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Student-To-Student Anatomy Volume 1: Heart, Lungs, ENT

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Student to Student: A Guide to Anatomy is an anatomy guide written by students, for students. Its focus is on teaching the anatomy of the heart, lungs, nose, ears and throat in a manner that isn't overpowering or stress inducing.

Student to Student: A Guide to Anatomy is an anatomy guide written by students, for students. Its focus is on teaching the anatomy of the heart, lungs, nose, ears and throat in a manner that isn't overpowering or stress inducing. Daniel and I have taken numerous anatomy courses, and fully comprehend what it takes to have success in these classes. We found that the anatomy books recommended for these courses are often completely overwhelming, offering way more information than what is needed. This renders them near useless for a college student who just wants to learn the essentials. Why would a student even pick it up if they can't find what they need to learn? With that in mind, our goal was to create a comprehensive, easy to understand, and easy to follow guide to the heart, lungs and ENT (ear nose throat). We know what information is vital for test day, and wanted to highlight these key concepts and ideas in our guide. Spending just 60 to 90 minutes studying our guide should help any student with their studying needs. Whether the student has medical school aspirations, or if they simply just want to pass the class, our guide is there for them. We aren't experts, but we know what strategies and methods can help even the most confused students learn. Our guide can also be used as an introductory resource to our respective majors (Daniel-Biology, Charles-Speech and Hearing) for students who are undecided on what they want to do. In the future Daniel and I would like to see more students creating similar guides, and adding onto the "Student to Student' title with their own works... After all, who better to teach students than the students who know what it takes?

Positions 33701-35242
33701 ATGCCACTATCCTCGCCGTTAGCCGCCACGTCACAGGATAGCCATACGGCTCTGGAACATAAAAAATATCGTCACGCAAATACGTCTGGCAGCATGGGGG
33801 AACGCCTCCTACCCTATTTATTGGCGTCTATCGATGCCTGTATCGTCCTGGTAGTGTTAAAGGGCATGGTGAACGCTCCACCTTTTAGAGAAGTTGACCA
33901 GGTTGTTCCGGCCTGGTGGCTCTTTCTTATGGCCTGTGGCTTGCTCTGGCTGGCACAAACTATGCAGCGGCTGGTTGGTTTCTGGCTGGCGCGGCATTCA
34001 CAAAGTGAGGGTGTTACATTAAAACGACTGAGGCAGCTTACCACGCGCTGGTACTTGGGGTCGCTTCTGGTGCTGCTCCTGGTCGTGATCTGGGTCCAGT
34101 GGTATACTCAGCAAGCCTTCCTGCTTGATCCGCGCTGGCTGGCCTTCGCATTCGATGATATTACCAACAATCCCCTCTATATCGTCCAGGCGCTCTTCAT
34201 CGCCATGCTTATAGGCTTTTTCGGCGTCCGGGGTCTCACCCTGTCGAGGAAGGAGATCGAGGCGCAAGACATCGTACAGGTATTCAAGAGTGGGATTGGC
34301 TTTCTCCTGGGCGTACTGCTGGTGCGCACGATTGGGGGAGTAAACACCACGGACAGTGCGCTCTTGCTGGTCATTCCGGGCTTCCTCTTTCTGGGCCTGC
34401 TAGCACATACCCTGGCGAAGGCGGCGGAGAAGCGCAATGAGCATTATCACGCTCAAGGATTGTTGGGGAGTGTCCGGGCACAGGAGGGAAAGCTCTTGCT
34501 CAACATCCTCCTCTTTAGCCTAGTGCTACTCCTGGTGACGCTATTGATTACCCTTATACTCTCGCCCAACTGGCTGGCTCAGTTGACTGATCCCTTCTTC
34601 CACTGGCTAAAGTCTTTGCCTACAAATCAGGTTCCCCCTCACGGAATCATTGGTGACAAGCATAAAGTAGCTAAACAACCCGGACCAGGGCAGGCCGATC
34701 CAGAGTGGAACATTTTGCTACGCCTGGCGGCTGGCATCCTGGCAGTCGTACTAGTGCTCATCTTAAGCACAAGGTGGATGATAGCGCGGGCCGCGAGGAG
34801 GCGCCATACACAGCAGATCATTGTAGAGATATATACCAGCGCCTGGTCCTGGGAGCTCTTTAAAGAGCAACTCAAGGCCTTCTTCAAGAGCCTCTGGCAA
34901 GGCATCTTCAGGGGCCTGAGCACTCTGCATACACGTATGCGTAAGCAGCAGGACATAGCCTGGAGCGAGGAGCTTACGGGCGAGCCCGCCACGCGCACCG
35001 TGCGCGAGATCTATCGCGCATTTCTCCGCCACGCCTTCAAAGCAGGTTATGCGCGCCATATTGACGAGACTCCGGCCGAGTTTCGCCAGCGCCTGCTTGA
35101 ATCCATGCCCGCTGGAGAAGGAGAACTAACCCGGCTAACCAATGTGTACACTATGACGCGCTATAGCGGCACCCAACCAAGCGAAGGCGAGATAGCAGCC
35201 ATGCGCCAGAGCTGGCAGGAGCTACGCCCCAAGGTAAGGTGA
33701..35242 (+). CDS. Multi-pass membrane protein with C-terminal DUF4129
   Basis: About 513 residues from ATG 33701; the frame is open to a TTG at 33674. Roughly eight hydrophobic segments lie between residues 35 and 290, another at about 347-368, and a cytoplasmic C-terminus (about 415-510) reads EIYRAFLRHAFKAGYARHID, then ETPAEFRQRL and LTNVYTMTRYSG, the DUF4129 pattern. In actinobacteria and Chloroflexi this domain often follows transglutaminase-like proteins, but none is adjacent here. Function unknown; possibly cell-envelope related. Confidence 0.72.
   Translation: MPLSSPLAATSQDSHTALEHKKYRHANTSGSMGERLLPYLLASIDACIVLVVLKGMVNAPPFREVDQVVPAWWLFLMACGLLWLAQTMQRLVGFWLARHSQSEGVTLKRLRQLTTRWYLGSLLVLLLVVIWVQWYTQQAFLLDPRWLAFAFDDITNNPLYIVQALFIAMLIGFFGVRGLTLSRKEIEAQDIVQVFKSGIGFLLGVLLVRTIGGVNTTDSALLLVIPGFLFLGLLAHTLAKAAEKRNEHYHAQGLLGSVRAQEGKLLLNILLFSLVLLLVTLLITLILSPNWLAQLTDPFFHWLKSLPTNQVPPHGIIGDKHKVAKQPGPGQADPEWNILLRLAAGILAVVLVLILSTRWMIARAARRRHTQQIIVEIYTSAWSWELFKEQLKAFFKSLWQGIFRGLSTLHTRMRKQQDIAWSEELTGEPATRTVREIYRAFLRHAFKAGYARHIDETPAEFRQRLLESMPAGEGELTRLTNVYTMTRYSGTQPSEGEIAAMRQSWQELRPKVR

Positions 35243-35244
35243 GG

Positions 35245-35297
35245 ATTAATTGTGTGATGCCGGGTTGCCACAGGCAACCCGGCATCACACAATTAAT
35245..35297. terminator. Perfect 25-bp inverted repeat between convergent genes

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2017-05